Also known as Olde English Babydoll Southdown sheep, Babydolls or BBDs are an adorable miniature sheep which when registered, are typically priced between $500-$900.
The sweet and gentle nature of Babydoll sheep is a common trait among them, although some may be more sociable than others and prefer to keep their distance. As with any animal, their personalities tend to develop and become more expressive through interaction with their human caretakers.
The Southdown is one of England's oldest sheep breeds, known for hardiness and tender, flavorful meat. John Ellman standardized the breed in 1780, and by 1908, there were 367 flocks totaling 110,000 ewes.
During World War II, demand for larger meat cuts almost led to extinction. The breed arrived in the US in 1803 and later developed into two lines: the larger modern Southdown and the miniature or original Southdown.
In 1986, Robert Mock located 350 miniature Southdowns with original bloodlines and formed a registry, naming them "Olde English Babydoll Southdowns."
As mothers, Babydoll Southdown sheep are loving and attentive, often having muiltple births. While moms take care of their own, you'll often see one "volunteer" to babysit several lambs allowing their mom to graze and relax. Older, retired ewes will also take this role in the flock.
Kathleen Sterling, proprietor of Black Sheep Farm East in VA, is credited with developing the Harlequin sheep breed as it exists today. Approximately 35 years ago, she utilized a combination of several breeds, such as Karakul, Tunis, Corriedale, Lincoln, Border Leicester, Romney, Montadale, and Southdown rams, to create the Harlequin sheep. After fifteen years of dedicated breeding, Ms. Sterling successfully produced a consistent size and basic conformation similar to that of the Southdown breeds, while also achieving varied color, staple length, and texture in the fleece.
Despite the Harlequin's current status as a distinguished breed, breeders are still striving to enhance its size and overall appearance, in keeping with Ms. Sterling's vision. To to achieve this objective and decrease the breed's size further, the registry is allowing registered Harlequin to registered Babydolls until 2030.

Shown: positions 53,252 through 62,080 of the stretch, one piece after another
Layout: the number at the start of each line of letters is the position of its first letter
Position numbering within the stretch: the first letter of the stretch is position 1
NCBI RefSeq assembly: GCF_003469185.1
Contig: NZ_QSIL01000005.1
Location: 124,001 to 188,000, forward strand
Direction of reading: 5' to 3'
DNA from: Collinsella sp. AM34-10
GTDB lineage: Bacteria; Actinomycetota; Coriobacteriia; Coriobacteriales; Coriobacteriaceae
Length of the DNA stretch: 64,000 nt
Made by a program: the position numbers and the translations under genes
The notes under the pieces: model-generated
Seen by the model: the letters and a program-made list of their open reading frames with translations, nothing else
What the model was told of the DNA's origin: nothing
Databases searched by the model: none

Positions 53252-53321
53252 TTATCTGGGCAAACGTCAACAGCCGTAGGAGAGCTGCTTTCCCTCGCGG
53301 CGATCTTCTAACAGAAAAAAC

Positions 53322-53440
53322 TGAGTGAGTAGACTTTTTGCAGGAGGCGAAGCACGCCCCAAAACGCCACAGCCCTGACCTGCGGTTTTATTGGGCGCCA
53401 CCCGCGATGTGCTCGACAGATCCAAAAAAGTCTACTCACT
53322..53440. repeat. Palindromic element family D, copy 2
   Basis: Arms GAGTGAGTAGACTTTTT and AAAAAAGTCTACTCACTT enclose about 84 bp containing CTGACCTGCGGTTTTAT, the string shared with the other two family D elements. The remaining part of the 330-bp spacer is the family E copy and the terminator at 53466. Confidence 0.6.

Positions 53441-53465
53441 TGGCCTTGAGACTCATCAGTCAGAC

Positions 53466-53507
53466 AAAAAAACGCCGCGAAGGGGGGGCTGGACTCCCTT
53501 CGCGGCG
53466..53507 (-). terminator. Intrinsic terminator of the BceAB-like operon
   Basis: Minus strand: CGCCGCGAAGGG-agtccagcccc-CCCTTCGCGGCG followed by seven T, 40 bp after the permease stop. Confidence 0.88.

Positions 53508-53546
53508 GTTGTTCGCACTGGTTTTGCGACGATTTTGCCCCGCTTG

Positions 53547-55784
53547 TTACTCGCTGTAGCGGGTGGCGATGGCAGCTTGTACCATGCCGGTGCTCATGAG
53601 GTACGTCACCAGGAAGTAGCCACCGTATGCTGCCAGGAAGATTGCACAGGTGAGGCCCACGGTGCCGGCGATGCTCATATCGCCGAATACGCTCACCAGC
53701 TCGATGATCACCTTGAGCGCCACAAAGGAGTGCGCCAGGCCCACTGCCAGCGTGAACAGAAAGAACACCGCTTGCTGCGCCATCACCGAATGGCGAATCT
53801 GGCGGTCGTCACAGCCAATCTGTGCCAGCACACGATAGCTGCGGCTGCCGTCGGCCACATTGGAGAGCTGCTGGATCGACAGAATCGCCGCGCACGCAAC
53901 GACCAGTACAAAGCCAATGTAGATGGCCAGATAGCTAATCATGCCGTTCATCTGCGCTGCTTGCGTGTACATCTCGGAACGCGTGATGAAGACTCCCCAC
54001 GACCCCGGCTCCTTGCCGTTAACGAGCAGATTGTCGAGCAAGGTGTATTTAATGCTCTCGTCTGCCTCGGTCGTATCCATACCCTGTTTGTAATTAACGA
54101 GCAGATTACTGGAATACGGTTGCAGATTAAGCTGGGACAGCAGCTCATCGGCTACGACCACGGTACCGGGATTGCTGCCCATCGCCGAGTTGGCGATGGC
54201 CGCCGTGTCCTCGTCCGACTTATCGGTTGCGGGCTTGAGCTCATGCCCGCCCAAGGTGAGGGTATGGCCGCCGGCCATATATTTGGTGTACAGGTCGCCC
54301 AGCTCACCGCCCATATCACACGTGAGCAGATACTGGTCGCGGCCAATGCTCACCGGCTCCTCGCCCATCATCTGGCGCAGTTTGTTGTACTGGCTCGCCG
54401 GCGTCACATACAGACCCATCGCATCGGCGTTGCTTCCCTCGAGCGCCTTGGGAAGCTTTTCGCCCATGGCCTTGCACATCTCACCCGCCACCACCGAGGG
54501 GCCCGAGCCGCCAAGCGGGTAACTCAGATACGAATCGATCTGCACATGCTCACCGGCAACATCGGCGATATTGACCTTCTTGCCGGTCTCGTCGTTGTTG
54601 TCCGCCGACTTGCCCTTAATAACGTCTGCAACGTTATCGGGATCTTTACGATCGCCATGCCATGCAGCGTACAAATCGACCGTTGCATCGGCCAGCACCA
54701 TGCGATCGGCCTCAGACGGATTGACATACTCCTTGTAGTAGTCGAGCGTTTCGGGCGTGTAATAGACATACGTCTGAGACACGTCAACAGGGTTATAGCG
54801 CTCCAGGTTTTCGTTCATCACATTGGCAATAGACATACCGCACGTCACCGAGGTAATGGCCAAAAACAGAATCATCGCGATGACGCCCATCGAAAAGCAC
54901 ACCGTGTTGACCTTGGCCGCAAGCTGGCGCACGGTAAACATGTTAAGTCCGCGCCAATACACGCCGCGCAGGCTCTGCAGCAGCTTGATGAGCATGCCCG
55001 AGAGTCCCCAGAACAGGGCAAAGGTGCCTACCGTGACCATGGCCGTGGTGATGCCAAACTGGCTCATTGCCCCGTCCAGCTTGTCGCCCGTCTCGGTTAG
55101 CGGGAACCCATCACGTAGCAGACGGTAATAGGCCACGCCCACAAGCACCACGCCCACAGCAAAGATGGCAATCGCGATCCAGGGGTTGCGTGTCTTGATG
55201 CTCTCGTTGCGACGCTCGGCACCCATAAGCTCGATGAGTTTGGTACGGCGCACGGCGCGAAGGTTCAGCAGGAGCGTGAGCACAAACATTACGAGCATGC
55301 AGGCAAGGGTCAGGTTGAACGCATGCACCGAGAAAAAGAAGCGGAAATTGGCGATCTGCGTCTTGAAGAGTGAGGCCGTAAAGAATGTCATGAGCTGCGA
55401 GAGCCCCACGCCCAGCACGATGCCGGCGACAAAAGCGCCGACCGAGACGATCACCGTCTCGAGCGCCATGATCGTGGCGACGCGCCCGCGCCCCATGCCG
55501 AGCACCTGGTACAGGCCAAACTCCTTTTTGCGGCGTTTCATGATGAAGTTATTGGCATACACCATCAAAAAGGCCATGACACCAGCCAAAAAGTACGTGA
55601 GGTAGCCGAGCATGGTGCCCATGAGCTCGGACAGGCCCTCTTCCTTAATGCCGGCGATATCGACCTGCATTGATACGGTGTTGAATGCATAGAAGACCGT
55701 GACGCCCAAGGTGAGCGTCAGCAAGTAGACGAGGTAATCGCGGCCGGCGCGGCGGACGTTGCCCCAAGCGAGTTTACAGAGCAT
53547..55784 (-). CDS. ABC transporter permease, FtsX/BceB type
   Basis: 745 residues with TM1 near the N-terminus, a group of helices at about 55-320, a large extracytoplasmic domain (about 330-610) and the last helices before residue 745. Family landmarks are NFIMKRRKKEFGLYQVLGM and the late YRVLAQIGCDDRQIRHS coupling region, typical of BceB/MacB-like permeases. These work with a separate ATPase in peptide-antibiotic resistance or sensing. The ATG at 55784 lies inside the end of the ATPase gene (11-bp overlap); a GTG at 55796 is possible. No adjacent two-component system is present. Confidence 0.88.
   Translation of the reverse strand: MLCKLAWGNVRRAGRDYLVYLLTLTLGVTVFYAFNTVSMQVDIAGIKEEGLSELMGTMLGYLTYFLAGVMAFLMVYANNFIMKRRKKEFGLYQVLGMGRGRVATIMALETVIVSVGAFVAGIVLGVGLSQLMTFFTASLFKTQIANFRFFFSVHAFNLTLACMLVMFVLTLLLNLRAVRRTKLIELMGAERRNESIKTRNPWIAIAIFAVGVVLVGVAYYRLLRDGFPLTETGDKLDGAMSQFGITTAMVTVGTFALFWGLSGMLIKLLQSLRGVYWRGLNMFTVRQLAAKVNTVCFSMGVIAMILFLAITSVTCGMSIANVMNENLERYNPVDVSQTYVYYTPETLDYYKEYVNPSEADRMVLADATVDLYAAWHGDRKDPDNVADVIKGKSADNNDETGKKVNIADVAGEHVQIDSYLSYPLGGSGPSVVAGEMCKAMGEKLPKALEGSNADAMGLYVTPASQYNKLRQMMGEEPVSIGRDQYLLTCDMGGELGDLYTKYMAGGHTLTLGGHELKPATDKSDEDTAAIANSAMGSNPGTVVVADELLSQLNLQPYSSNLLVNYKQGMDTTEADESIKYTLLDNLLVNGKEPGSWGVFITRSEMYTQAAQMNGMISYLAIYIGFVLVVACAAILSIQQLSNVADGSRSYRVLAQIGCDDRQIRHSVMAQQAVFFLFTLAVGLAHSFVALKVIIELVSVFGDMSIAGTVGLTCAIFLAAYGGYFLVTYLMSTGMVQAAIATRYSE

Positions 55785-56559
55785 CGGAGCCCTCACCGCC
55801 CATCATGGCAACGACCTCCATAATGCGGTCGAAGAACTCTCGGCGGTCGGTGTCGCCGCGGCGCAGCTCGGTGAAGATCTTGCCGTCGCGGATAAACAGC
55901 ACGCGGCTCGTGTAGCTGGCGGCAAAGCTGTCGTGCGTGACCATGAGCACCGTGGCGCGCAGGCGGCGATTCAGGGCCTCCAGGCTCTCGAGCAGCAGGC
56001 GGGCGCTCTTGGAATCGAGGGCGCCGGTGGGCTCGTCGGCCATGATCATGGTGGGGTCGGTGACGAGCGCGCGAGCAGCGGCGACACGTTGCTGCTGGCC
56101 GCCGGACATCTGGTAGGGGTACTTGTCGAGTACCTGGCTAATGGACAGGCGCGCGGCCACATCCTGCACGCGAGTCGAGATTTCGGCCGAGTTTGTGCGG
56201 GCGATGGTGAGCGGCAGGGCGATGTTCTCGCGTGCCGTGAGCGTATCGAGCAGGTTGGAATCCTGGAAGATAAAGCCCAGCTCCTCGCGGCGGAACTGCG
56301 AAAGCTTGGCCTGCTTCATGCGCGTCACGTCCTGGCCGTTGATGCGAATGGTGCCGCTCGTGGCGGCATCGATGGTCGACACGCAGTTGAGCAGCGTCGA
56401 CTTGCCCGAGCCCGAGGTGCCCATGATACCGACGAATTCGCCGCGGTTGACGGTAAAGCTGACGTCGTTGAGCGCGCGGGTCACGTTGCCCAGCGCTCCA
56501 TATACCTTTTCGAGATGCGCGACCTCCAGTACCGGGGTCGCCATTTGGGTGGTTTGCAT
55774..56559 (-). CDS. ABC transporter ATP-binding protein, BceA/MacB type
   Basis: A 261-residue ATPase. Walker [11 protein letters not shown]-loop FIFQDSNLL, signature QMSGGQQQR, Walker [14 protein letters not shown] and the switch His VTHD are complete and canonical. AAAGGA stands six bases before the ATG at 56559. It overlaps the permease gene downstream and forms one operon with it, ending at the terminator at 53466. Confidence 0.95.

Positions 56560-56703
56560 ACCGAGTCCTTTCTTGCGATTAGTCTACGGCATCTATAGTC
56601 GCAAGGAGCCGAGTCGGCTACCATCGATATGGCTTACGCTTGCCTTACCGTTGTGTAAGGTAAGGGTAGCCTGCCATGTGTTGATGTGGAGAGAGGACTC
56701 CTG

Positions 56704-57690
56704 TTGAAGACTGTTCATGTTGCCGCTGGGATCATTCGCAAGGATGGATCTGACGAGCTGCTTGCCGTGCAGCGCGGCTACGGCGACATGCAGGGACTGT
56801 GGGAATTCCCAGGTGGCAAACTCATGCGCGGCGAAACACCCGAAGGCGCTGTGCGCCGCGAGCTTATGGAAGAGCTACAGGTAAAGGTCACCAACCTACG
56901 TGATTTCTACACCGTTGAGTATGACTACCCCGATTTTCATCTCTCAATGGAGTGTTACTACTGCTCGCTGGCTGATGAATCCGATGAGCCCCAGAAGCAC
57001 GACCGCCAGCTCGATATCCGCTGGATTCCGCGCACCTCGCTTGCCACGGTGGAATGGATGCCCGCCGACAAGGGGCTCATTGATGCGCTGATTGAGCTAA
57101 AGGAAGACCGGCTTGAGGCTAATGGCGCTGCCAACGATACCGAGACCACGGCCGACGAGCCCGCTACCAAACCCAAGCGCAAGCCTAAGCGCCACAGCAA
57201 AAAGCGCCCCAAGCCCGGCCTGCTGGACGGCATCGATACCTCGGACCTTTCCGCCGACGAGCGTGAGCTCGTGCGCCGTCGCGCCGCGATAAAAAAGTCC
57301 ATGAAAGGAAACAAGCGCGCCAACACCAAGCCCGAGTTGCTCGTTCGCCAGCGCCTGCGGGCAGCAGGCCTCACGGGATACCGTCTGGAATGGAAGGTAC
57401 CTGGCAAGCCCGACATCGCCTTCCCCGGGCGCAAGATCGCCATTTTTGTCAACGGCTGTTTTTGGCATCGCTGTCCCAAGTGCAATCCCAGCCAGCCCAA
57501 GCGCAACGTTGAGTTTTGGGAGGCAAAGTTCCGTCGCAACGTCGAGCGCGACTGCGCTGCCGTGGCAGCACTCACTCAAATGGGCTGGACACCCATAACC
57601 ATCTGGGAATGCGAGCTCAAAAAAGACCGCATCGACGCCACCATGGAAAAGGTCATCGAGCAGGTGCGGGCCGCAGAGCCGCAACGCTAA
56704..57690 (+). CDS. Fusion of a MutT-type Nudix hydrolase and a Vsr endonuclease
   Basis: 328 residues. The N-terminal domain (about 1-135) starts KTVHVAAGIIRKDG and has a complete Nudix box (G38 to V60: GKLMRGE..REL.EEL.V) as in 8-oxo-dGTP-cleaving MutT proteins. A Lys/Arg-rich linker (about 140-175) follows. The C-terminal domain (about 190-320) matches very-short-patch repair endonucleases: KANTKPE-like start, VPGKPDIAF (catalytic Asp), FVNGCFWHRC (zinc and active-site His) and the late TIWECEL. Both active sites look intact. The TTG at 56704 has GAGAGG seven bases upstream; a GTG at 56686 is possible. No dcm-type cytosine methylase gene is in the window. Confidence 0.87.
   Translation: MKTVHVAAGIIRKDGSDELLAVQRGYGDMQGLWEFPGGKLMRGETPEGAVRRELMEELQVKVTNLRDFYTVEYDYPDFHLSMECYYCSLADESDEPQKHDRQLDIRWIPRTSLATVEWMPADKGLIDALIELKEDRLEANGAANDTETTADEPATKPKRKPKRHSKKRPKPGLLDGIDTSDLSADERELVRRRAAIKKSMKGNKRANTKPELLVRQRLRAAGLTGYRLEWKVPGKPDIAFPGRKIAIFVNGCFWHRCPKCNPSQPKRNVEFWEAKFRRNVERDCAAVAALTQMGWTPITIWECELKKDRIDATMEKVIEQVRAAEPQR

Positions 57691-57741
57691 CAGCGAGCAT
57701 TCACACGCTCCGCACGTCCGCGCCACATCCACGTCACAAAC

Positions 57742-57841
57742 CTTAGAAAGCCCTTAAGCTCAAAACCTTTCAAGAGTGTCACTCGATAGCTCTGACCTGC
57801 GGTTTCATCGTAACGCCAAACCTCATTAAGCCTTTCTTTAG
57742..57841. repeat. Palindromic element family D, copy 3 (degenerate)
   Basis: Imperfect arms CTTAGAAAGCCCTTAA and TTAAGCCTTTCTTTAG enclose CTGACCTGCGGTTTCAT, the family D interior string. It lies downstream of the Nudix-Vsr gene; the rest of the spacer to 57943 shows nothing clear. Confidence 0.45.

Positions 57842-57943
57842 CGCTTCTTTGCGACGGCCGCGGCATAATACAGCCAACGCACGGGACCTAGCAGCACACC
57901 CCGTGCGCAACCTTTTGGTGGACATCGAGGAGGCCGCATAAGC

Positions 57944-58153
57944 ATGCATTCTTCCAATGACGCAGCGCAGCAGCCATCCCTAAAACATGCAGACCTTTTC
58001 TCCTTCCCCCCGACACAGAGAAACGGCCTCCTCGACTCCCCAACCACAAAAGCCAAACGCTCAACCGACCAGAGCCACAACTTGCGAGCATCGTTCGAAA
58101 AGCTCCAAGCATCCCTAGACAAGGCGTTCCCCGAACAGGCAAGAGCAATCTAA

This initiative enables breeders to introduce fresh bloodlines and work towards the target of breeding 500 American Purebred (AP) Harlequin sheep. Once this population goal has been attained, the breed will be considered closed.
Breeding Harlequin sheep can result in a fascinating range of varieties that can make for a unique and colorful flock. Known for their distinctive and striking coat patterns that come in various colors and sizes, one of the most exciting features of breeding Harlequin sheep is the variety of coat patterns that can be produced. Some Harlequins have wild and bold spots all over their bodies, while others have fewer spots that are arranged in a more subtle and subdued manner, and some are a single color.
Despite being a single color. ALL Harlequins can produce spots - or not. You can never predict what lambs will look like!
Some Harlequin sheep are born with partial to full blue eyes, which can be a stunning contrast against their unique coat patterns.
It's believed that most Harlequins have the blue-eye gene, although this has not been scientifically proven. It often happens that blue eyes appear in lambs whose parents themselves don't exhibit this trait. Blue eyed parents, don't guarantee blue eyed lambs - making lambing time even more exciting!
Breeders have recently noted that this breed presents superior resistance to worms in addition to being a hardy breed able to withstand harsh climates and conditions.
With wool much like the "cashmere" quality of Babydolls and their good mothering skills, Harlequin miniature sheep offer alot of value.
Breeding Harlequins, you'll be a part of a very small community dedicated to bringing this all-American breed to the forefront of miniature breeds.